Vilms: “Honestly I feel like I got people excited about the game, and Gevans usually sends out emails about the games so I don’t feel like I was overstepped personally.”

The View: The email starts off with “Rumor has it school emails are no longer allowed to be fun.” Would you agree?

Gabeau: “Well… Earlier in the school year during the football season, there was an email sent out about the student section being weak, and Mr. Booth found some of the language possibly offensive so he said that students are no longer allowed to send a schoolwide email unless you get it approved. So, [team captains] weren’t allowed to send school animals anymore, so look for another alternative like alumni send those emails for them.”

Vilms: “I feel like there are a lot more like rules put in place on what you can and cannot send an email and I feel like it kind of has ruined the vibe of like what a game day email used to be and so yeah I feel like they’re a little less fun now.”

The View: After these new rules and regulations regarding emails, would you say you generally have enough authority as student body presidents?

Gabeau: “I think I’m more of, kind of like a meeting point between the students in the administration. I don’t really have power. I talk to Mr. Booth and faculty on behalf of the student body, but I think the administration makes the ultimate decision.”

Vilms: “I feel like yes and no. Yes, Gevans and I are allowed to send out pretty much like any email like within reason, and we know where the line is, obviously. I feel like most people do just sometimes you want to have fun with it, but I feel like we could use a little bit more support from like maybe the administration. But I think the presidents do have a little more authority.”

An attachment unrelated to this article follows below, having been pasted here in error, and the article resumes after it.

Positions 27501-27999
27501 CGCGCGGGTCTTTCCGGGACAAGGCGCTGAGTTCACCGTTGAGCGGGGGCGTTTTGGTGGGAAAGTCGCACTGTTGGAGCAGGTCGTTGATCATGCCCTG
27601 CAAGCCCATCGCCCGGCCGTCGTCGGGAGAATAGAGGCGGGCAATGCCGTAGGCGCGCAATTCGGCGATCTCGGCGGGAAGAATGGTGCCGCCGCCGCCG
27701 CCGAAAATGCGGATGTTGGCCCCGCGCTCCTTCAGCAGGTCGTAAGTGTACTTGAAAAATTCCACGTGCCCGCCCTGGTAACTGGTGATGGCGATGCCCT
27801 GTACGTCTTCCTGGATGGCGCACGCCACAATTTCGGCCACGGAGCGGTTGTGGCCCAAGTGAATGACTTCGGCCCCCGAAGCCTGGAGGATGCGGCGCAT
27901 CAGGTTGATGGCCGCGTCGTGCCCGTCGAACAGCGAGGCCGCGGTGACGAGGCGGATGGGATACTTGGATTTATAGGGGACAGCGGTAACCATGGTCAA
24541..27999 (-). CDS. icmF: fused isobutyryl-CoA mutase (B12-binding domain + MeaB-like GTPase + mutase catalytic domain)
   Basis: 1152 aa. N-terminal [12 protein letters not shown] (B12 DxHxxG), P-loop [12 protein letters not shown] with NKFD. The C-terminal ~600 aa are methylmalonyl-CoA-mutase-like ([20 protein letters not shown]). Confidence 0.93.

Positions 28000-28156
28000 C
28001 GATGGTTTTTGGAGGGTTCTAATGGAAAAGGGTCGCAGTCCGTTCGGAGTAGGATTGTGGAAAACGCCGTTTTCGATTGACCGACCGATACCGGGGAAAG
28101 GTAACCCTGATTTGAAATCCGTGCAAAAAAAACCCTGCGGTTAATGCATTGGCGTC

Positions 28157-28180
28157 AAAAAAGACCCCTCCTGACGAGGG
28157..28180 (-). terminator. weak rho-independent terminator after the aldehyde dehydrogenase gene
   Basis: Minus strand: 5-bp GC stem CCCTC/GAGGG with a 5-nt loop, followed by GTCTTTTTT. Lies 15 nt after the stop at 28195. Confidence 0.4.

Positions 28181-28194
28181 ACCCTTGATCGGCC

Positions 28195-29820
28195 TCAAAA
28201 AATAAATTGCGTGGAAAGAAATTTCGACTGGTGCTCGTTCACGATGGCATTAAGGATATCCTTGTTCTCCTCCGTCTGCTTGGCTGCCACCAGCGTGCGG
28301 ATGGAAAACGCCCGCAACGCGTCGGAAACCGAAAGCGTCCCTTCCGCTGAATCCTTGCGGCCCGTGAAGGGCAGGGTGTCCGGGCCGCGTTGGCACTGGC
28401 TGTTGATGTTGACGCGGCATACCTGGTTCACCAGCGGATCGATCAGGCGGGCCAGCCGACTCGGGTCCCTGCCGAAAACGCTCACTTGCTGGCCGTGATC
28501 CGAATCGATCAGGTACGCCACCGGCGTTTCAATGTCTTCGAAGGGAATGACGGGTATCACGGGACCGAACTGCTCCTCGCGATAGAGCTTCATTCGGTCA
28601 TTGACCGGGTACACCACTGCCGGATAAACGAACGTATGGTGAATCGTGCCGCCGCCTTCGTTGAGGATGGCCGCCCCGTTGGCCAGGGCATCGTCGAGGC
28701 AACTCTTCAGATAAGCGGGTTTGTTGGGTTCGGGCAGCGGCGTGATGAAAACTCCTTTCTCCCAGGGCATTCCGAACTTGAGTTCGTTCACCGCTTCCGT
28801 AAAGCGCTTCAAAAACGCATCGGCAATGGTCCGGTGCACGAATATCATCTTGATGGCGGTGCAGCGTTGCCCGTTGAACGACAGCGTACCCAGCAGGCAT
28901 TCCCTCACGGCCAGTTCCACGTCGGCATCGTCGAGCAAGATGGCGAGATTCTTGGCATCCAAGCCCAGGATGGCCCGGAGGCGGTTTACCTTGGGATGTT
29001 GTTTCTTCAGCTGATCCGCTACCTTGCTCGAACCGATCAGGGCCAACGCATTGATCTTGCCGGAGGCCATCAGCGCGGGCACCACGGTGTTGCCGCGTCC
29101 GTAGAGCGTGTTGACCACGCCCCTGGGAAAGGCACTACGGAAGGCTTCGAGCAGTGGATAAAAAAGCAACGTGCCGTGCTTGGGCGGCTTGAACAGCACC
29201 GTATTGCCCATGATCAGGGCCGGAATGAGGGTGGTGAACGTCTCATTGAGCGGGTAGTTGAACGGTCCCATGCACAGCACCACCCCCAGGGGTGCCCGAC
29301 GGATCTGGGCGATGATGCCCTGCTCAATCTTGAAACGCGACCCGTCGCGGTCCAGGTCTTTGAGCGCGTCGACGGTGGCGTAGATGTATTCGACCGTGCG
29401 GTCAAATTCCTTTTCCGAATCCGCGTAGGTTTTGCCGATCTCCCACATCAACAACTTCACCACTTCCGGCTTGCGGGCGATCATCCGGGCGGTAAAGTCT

After hearing the presidents’ perspectives, I interviewed Mr. Booth. I asked relatively the same set of questions, however I edited them to be slightly more personal as he was specifically mentioned in the email.  

The View: On December 8 an email was sent by an alumnus informing the school of the hockey game versus nobles. Are you familiar with the one I’m referring to?

Mr. Booth: Yes.

The View: The email starts with: “Rumor has it school emails are no longer allowed to be fun.” I know there’s also an email situation at the beginning of the year that may relate to the statement. What are your thoughts on this and can you explain the situation?

Mr. Booth: Sure, I mean my overall thoughts regarding mass emails is students sometimes send things that they think are funny and sometimes they’re not sometimes, even worse, they actually may offend someone. In this particular email, the gentleman was busting my chops and I can live with that. I’ve been doing this for 34 years I have seen kids make mistakes and sometimes say things that may hurt them for the rest of their lives so I always want them to just send things my way first. There are other ways to get ra-ra about sporting events and you have social media but our network shouldn’t be that place without someone looking at it first.

The View: You were specifically named in the e-mail. How do you feel about this?